Dog Food Lists with AAFCO Labels

by M.B. Lachlei, Demand Media
    Are you feeding a food adequate in nutrition?

    Are you feeding a food adequate in nutrition?

    As a pet parent, you want the best for your pup. That means a complete and balanced diet. A dog food that meets or exceeds the guidelines set forth by the Association of American Feed Control Officials (AAFCO) ensures your dog is getting the right nutrition.

    What is AAFCO?

    AAFCO is made up of veterinary nutritionists, veterinarians, state and federal officials, and pet food industry professionals all interested in creating the best possible guidelines for your pet's food. However, AAFCO can only recommend, not enforce law. The Food and Drug Administration (FDA) requires labeling whether the food meets AAFCO guidelines or not for nutritional adequacy.

    Nutritional Adequacy Statement

    Pet food companies can display an AAFCO statement if the food is considered "nutritionally adequate." One way to prove it is complete and balanced is to test the food and compare it to the AAFCO standards. If the pet food meets or exceeds the standards, it will have the following statement:
    "(Product name) is formulated to meet the nutritional levels established by the AAFCO Dog Food Nutrient Profiles."
    The other way to prove the food is complete is through feeding tests. Dogs are fed the food according to strict procedures. If the product is found to provide proper nutrition, it will have the following statement:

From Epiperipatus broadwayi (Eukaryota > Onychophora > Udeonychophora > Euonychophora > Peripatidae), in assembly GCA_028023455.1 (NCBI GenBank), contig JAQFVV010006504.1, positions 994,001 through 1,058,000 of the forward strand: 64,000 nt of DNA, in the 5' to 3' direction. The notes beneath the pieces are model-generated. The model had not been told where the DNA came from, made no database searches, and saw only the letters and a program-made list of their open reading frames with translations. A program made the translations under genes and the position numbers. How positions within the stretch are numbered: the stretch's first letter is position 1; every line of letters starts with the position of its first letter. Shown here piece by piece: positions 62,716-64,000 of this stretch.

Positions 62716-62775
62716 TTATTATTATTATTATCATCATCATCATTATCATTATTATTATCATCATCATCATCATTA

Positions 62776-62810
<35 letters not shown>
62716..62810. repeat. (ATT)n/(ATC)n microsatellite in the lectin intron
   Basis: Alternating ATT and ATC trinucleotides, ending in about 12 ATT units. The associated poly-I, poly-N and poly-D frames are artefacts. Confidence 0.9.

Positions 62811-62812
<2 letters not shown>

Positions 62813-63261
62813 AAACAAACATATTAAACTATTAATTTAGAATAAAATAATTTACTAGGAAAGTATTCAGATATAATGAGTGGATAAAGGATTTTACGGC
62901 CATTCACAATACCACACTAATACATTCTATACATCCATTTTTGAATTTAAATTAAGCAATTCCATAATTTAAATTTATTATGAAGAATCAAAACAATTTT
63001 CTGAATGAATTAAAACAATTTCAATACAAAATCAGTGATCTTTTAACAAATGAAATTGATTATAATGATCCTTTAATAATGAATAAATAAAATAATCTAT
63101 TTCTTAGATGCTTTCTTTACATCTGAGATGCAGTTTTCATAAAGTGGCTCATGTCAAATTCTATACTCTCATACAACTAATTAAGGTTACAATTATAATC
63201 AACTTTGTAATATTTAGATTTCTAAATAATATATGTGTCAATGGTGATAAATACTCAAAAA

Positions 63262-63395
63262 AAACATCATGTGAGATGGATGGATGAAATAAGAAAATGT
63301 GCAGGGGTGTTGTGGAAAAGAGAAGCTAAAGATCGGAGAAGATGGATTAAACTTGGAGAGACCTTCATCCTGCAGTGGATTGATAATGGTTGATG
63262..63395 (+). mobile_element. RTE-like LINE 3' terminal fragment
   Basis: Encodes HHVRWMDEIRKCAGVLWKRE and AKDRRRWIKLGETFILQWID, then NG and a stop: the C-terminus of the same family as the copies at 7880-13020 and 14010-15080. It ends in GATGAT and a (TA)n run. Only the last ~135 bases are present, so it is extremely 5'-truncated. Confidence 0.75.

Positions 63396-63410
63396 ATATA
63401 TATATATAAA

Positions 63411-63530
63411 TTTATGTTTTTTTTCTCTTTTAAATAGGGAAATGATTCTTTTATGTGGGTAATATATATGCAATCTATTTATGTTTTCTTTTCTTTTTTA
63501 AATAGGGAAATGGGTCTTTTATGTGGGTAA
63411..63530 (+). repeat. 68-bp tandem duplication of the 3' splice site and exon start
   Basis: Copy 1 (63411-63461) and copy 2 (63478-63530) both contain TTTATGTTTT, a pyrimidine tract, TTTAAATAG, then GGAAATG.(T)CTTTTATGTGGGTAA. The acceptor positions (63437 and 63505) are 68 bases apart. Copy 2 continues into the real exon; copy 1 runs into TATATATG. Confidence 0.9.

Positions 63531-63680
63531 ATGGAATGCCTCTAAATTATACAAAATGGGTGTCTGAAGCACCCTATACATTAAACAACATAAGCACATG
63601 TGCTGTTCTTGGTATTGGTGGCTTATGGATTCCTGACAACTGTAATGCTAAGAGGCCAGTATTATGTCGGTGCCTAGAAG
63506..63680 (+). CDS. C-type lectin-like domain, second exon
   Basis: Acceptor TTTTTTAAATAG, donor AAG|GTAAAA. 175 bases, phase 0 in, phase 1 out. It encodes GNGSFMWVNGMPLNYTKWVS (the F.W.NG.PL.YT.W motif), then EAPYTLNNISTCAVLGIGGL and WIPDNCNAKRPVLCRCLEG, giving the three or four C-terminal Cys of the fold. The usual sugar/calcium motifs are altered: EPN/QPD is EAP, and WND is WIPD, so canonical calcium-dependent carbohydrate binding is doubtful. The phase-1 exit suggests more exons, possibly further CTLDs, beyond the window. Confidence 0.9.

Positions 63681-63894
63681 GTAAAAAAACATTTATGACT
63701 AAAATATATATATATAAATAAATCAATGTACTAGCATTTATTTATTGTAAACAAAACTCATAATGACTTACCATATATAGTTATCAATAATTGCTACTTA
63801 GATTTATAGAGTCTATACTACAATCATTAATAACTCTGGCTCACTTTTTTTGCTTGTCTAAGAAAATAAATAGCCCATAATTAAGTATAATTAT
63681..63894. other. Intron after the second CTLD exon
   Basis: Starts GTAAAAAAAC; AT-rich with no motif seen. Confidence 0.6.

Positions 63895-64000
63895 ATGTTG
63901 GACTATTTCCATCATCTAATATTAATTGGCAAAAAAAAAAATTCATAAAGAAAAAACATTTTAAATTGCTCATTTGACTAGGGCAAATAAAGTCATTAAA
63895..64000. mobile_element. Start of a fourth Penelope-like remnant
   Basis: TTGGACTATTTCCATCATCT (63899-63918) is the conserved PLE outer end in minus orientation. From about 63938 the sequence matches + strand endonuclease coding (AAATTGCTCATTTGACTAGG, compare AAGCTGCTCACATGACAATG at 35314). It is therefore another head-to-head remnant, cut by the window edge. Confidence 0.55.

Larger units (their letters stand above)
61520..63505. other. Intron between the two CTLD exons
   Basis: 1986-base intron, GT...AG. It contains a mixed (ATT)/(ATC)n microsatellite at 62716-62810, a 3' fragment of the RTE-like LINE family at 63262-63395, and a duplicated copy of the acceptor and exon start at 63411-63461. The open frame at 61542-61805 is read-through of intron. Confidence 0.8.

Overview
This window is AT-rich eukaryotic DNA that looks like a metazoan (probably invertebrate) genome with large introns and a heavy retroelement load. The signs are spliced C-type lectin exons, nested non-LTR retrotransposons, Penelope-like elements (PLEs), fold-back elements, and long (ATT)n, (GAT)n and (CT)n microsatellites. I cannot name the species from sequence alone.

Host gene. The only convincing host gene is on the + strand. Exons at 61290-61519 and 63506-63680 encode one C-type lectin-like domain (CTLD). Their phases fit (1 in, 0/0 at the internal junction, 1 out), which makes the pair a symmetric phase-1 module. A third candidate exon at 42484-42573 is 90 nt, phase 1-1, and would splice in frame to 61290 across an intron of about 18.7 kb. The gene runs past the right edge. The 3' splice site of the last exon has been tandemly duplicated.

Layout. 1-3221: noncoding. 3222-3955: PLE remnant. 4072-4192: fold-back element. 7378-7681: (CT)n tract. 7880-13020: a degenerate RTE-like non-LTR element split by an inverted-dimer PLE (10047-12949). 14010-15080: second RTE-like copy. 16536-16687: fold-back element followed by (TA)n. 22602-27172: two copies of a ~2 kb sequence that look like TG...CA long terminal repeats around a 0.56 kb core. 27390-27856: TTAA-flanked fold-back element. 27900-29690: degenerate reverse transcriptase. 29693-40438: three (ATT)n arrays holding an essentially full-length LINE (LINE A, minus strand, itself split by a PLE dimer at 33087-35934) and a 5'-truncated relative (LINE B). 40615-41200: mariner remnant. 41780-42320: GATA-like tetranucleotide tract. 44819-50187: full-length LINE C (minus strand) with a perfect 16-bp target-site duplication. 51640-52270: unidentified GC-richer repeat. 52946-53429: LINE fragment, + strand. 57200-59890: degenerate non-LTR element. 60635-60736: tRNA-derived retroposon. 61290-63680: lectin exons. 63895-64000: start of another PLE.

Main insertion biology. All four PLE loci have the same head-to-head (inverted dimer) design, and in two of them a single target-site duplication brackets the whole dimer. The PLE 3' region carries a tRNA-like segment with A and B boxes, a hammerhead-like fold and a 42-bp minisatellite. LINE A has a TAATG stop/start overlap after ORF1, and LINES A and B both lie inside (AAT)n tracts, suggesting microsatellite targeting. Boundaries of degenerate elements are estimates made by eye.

"Animal feeding tests using AAFCO procedures substantiate that (product name) provides complete and balanced nutrition."

    Labeling Requirements

    Take a look at your dog's food. What you see on a dog food package is required by law. All dog food must have labels that include the product name, weight, manufacturer's name and address, ingredient list, guaranteed analysis, nutritional adequacy statement, and feeding directions. Some pet foods also have calories for those who are watching theirs. If the food has the calories listed, it must be in kilocalories (Kcal) per kilogram (kg).

    Nutritionally Adequate?

    According to the FDA pet food specialist William Burkholder, D.V.M., Ph.D, some veterinary nutritionists recommend switching between two or three different dog foods every few months to be on the safe side even though the food is proven complete and balanced. You can switch between them easily either by mixing the two or three dog foods or gradually switch from one to another to avoid tummy troubles.

    About the Author

    M.B. Lachlei is an award-winning author of more than 30 pet and science-fiction/fantasy books. She is also the publisher of Sky Warrior Books.

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